"Not all who wander are lost" - JRR Tolkien

#12 bartfull

 
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Posted 02 July 2012 - 03:32 PM

It is extremely difficult! If the only thing that bothered me were gluten I would be able to eat most gluten-free breads and other goodies. As it is, I have to eat only whole foods. (Well, except for the Hagen Daz vanilla. :rolleyes: ) But then again, I wouldn't be back to BELOW my high school weight, so I guess I'll take the good with the bad.

Here's a link about using corn starch at home:

http://www.home-ec10...hredded-cheese/
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gluten-free since June, 2011

Can't eat soy, corn, or foods high in salicylates.

Nightshades now seem to bother me too.

 

BUT I CAN STILL PLAY MY GUITAR AND THAT"S ALL THAT MATTERS!

 


#13 psawyer

 
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Posted 02 July 2012 - 05:08 PM

Here's a link about using corn starch at home:

http://www.home-ec10...hredded-cheese/

Okay, but using corn starch at home has nothing to do with cellulose used in manufacturing.

From that very link: "If you look at bags of pre-shredded cheese in the supermarket, you will see they have an anti-clumping agent, usually cellulose." [emphasis mine]
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Peter
Diagnosis by biopsy of practically non-existent villi; gluten-free since July 2000.
Type 1 (autoimmune) diabetes diagnosed in March 1986
Markham, Ontario (borders on Toronto)

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#14 bartfull

 
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Posted 03 July 2012 - 10:30 AM

But my point is, cellulose CAN be from corn. It isn't always, but if you have a corn intolerance or allergy it's wise to avoid cellulose. They don't have to name the source on the label and the only way to know for sure is to contact the manufacturer. And half the time they can't tell you because they get their cellulose from many different sources depending on price and availability.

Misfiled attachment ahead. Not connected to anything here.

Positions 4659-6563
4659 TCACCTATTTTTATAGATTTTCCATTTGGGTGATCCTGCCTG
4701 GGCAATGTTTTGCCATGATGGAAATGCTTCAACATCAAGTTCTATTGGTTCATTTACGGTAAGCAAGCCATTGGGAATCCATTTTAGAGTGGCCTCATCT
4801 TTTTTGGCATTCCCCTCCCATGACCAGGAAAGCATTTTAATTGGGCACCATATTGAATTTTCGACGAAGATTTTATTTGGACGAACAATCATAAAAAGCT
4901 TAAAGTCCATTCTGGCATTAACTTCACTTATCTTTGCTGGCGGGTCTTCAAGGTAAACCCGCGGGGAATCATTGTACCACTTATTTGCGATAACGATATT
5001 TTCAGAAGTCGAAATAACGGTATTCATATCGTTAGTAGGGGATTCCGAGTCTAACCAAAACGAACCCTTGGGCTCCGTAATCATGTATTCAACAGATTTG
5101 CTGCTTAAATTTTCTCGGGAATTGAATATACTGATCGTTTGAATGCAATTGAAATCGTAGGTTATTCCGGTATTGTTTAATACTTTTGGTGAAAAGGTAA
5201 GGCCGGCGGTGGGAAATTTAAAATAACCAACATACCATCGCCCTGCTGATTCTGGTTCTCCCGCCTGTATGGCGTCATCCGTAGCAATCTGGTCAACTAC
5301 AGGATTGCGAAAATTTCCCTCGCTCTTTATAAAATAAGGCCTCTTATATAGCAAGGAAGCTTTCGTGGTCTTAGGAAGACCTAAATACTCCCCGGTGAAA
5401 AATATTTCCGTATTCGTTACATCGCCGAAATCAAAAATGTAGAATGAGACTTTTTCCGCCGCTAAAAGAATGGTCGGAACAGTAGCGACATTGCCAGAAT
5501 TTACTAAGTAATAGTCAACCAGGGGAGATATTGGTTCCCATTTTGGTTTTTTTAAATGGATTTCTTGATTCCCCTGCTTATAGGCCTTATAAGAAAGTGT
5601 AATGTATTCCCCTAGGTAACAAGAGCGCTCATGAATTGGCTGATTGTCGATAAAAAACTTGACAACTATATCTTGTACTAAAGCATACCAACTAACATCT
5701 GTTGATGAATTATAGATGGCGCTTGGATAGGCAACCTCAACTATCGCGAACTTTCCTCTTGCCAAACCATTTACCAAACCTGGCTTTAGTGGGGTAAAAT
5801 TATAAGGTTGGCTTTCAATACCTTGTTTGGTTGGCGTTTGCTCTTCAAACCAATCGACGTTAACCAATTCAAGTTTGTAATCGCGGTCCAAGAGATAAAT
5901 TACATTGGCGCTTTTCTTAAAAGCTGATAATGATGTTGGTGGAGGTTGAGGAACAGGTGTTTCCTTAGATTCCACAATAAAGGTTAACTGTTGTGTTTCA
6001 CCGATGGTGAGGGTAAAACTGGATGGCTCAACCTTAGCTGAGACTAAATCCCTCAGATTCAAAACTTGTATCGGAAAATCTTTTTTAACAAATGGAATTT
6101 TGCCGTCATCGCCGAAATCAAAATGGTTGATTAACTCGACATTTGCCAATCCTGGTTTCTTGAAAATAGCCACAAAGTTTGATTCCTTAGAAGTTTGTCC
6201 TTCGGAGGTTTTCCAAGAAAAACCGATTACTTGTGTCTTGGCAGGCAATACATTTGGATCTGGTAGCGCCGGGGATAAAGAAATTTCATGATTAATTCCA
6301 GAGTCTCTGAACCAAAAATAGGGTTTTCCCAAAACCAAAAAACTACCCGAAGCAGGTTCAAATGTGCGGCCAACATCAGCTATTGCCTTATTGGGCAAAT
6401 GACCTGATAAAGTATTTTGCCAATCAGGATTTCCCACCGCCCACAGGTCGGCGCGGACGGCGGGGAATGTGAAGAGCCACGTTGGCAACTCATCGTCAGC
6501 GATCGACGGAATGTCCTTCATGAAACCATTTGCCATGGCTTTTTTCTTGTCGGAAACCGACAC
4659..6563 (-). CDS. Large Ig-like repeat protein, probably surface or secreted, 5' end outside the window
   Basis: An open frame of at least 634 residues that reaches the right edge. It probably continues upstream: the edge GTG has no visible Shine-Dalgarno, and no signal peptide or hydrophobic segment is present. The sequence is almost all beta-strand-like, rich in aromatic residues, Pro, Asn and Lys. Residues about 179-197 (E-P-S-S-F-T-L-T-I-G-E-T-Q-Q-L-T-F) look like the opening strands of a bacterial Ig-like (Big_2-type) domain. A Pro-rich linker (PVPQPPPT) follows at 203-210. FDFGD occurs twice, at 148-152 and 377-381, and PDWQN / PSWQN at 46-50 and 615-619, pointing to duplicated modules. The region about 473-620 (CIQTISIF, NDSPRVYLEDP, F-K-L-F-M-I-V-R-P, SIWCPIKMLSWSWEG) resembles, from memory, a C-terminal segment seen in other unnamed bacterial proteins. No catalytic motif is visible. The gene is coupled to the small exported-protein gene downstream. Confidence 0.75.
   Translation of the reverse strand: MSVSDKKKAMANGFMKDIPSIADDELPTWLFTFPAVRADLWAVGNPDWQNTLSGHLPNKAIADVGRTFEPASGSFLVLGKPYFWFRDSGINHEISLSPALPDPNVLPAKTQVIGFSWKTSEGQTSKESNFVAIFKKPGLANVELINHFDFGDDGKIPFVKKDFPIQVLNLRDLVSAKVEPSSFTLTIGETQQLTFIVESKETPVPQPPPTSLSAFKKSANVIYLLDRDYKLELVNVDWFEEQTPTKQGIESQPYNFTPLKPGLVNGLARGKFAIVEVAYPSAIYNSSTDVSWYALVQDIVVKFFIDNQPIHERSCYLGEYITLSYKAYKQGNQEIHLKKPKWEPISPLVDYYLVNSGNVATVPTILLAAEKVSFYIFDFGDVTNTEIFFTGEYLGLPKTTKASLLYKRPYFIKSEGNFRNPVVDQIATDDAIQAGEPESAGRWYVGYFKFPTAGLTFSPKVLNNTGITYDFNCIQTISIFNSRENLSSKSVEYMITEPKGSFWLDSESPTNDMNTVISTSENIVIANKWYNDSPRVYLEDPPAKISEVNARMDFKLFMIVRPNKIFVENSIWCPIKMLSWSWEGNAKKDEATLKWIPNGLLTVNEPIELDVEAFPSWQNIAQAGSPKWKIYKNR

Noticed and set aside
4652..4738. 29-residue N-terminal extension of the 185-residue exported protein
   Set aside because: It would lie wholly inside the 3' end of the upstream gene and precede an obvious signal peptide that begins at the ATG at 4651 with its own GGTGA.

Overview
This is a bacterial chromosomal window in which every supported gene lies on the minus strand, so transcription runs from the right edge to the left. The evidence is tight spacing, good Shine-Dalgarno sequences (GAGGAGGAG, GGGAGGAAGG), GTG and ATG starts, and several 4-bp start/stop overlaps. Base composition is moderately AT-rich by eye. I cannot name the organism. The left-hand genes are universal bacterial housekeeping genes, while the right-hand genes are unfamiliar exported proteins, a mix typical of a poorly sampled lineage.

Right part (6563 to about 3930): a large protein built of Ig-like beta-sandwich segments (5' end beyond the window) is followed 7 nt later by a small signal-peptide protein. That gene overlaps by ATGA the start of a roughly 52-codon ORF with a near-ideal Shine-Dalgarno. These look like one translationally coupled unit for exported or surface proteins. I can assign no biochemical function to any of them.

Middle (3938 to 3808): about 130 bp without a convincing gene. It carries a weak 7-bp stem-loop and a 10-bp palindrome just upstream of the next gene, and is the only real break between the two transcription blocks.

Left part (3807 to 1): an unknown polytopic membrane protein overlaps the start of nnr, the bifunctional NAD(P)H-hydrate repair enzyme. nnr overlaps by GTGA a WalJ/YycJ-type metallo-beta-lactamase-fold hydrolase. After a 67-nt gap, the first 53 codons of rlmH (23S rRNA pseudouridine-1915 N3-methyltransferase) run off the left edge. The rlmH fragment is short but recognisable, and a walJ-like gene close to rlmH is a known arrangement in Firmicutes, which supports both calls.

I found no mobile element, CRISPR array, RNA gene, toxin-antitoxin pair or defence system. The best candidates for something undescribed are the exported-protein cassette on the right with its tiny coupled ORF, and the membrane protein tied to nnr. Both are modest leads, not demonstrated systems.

Here is a list of POSSIBLE corn containing ingredients I got from one of my corn allergy sites:

http://www.cornaller...lergen-list.php
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gluten-free since June, 2011

Can't eat soy, corn, or foods high in salicylates.

Nightshades now seem to bother me too.

 

BUT I CAN STILL PLAY MY GUITAR AND THAT"S ALL THAT MATTERS!

 


#15 CommonTater

 
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Posted 09 April 2013 - 07:24 AM

We just called Kraft because I've been sick for the past 3 days after eating Kraft cheese. My husband spoke to them and they told him it is NOT gluten free. They said IF the ingredients show 'Color' or 'flavor' or 'Spice it' could contain trace amounts of gluten because they get those ingredients from another source.


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After many years of suffering from Late Stage Lyme Disease I became Gluten intolerant and I'm extremely sensitive.